Why you NEED to make sleep a priority
Why you NEED to make sleep a priority
Most of us have set goals to eat healthier, exercise more and perhaps engage in more positive thinking; but realistically, sleep should be at the top of this list.
We all know that sleep is important, but with so many distractions in the modern world, sometimes sleep is pushed so far down the priority list it becomes forgotten. Numerous studies have shown time & time again the negative effects sleep has physically on the body, but there are also multiple effects on your mental health and awareness.
Here are just a FEW of the reasons why you need to start investing more time into your sleep pattern;
Tissue Repair and Growth
As you sleep, your body repairs itself. Our growth hormone is produced during deep sleep, which helps our muscles to repair, replenish and regrow overnight. You know when you’ve done a massive weights session and you’re sore as anything?! That’s when sleep is SO vital for those muscles – you need to dedicate enough time to your sleep so they can have time to grow and to ensure your workout had a real impact.
If you’ve ever been told to “sleep it off”, there is a good reason for this, and that is that our immune system works best when we get a decent sleep. Numerous studies have shown that sleep deprivation supresses immune system functioning, which means you’re more likely to wake up sick with a cold if you’ve had a crappy sleep. Less sleep also reduces production & activity of T Cells, which are specialized white blood cells that directly attack viruses and bacteria. You need these to fight those pesky colds & common illnesses, so get some sleep!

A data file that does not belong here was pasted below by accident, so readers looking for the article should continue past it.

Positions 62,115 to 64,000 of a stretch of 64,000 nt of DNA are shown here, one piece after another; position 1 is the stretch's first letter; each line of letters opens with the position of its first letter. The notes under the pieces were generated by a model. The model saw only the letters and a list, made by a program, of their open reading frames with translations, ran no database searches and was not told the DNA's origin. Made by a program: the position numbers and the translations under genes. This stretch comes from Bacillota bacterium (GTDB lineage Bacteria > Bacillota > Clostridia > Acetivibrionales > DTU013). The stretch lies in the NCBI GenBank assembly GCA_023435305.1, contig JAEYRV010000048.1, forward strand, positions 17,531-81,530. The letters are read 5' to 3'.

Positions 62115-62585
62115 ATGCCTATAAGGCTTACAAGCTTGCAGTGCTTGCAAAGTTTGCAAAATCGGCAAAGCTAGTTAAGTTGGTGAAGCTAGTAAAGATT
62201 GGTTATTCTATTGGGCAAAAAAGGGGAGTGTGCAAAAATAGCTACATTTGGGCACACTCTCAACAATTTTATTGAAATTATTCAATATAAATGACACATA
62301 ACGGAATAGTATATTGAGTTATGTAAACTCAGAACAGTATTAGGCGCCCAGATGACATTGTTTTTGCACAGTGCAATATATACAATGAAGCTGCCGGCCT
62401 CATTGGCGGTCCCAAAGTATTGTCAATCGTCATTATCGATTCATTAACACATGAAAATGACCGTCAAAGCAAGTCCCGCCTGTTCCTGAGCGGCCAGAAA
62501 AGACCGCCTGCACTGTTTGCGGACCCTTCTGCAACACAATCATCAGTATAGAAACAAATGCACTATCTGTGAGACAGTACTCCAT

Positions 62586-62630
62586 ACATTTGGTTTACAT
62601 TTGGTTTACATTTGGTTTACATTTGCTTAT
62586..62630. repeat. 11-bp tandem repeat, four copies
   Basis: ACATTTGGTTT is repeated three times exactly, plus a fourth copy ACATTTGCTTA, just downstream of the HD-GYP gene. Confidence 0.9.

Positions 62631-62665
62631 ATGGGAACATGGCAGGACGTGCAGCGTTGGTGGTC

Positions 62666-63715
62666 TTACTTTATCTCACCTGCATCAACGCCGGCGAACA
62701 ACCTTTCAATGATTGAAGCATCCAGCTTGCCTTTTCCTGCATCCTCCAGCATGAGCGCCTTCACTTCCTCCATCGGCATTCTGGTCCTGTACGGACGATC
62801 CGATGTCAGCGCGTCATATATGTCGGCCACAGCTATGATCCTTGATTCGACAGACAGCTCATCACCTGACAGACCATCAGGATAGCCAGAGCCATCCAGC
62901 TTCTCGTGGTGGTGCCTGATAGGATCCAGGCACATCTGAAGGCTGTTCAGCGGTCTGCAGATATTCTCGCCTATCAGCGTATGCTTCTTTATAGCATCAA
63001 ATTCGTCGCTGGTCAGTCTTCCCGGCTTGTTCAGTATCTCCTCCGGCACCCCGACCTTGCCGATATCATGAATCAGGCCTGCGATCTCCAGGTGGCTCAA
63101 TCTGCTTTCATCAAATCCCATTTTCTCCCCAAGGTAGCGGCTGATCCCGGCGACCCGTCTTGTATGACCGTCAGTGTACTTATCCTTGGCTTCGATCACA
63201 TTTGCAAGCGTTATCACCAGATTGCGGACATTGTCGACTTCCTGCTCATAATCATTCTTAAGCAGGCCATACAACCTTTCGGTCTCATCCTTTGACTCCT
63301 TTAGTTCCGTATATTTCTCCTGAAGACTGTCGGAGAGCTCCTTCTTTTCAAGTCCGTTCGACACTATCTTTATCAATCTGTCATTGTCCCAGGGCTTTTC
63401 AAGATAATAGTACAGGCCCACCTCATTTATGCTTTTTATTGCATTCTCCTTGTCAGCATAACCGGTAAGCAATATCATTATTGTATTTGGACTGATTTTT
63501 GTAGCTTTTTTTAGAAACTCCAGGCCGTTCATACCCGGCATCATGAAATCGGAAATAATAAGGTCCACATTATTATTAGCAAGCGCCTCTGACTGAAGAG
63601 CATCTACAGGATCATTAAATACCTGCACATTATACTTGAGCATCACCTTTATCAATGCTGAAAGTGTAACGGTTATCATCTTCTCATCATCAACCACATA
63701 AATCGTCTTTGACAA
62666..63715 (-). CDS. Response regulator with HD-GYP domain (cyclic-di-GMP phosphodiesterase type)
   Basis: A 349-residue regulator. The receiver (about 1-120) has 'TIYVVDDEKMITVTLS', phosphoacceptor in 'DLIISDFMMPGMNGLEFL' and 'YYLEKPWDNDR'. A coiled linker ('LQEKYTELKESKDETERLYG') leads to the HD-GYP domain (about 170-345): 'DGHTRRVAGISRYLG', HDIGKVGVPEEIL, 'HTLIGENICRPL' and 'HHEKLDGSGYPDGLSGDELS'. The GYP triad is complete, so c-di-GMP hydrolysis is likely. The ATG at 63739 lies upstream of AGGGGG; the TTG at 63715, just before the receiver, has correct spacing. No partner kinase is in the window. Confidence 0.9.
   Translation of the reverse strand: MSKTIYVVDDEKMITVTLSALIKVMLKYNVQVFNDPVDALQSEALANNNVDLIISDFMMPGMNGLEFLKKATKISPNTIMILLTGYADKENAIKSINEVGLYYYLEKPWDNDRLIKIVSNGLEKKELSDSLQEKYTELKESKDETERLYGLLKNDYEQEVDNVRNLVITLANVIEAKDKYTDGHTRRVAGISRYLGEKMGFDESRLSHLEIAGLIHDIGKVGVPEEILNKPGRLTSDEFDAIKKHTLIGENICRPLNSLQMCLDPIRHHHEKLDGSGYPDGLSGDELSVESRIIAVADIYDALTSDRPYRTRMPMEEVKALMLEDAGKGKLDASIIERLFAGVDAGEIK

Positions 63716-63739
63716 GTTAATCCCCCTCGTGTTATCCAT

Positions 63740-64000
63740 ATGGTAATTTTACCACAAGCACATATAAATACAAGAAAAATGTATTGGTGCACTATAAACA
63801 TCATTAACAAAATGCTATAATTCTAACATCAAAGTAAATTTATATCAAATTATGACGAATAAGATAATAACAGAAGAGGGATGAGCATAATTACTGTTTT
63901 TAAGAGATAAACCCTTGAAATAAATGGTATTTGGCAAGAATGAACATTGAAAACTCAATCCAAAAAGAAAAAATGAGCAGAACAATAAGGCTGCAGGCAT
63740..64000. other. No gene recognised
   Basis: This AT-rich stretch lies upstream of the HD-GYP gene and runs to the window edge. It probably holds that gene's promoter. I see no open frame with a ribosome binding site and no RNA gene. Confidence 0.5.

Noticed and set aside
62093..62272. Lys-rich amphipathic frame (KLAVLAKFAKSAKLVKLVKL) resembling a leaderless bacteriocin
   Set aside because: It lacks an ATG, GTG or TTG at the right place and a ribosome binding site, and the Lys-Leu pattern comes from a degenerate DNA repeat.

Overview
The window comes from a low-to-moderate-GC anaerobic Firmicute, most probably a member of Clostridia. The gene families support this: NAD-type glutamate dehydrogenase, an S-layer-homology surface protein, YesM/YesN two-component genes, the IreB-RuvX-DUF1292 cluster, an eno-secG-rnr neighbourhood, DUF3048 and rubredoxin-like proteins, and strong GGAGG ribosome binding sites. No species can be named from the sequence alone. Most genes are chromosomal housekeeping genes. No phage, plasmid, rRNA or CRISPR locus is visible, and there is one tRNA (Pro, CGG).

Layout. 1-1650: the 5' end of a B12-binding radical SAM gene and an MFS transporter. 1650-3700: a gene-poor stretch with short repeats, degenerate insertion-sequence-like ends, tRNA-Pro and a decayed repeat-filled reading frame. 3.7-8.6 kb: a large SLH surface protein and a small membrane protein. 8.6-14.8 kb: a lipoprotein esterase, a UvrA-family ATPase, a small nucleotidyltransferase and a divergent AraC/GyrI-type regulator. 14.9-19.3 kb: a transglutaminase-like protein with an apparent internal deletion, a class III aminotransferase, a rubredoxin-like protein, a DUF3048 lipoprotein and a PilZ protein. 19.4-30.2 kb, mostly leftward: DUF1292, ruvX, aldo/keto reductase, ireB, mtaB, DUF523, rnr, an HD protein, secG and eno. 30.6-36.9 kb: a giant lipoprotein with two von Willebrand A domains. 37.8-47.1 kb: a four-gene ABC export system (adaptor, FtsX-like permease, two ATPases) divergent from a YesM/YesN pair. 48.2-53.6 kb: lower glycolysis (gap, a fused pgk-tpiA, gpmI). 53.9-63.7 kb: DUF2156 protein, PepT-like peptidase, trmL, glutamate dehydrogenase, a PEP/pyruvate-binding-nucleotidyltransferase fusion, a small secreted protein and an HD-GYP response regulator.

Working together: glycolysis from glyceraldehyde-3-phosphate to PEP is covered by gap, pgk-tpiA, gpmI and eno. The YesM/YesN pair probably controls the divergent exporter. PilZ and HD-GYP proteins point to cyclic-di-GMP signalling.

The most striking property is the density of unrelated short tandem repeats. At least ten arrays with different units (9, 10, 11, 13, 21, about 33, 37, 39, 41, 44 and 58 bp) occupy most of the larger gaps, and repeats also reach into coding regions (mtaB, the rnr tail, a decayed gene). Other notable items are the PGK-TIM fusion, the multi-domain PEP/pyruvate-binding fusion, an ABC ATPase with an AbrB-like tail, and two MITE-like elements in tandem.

When you’re working super hard at your workouts, you want them to count. That’s why having a fast metabolism is super important, and a lack of sleep can hinder this process. Insufficient sleep can lead to excessive production of Grehlin, an appetite-promoting hormone that encourages you to be hungry all the time. When you skimp on sleep you drastically disrupt your metabolism by keeping it running on ‘fat-storing- mode, which means reduced energy levels and a lack of motivation.
Let’s face it – if you’ve had a bad night’s sleep the chances of you waking up on the right side of the bed are almost non-existent. No one feels their best when they haven’t had a great sleep, and studies have shown that people with chronic sleep deprivation can have a higher incidence of anxiety disorders and depression. This is due to the critical role sleep plays in emotional processing, which majority takes place during REM. In fact, Studies at the University of Pennsylvania show that people who are sleep deprived are more likely to succumb to feelings of anger, sadness and irritability, and are more likely to feel stresses and mentally exhausted – no thank you!
Learning and Memory
If you’ve got an important exam coming up, you’re better off investing in sleep than revision. Sleep is necessary for memory consolidation, with studies showing that subjects that had more sleep after learning new information performed better on a test than those who did not. It is deep sleep that helps our brains retain and store new information, so make sure you prioritise your sleep before a big test to keep you on you’re a game.
Good for skin
Want amazing skin? Get some serious sleep. As we grab shuteye, our skin restores itself overnight and produces collage – which helps to plump and soften skin. Sleep deprivation can cause dark under-eye circles, puffy skin around your eyes and can even cause your skin to have a sickly pale tinge. Not only will immediate visible signs be evident from sleep deprivation, but long term it also accelerates skin ageing… no thanks!
Whether you’ve been getting enough sleep or not, by making it a priority you’ll be doing yourself a massive favour. If not for your mental and physical health, your memory, your muscles or your skin, do it for the simple reason of waking up on the RIGHT side of the bed every single day.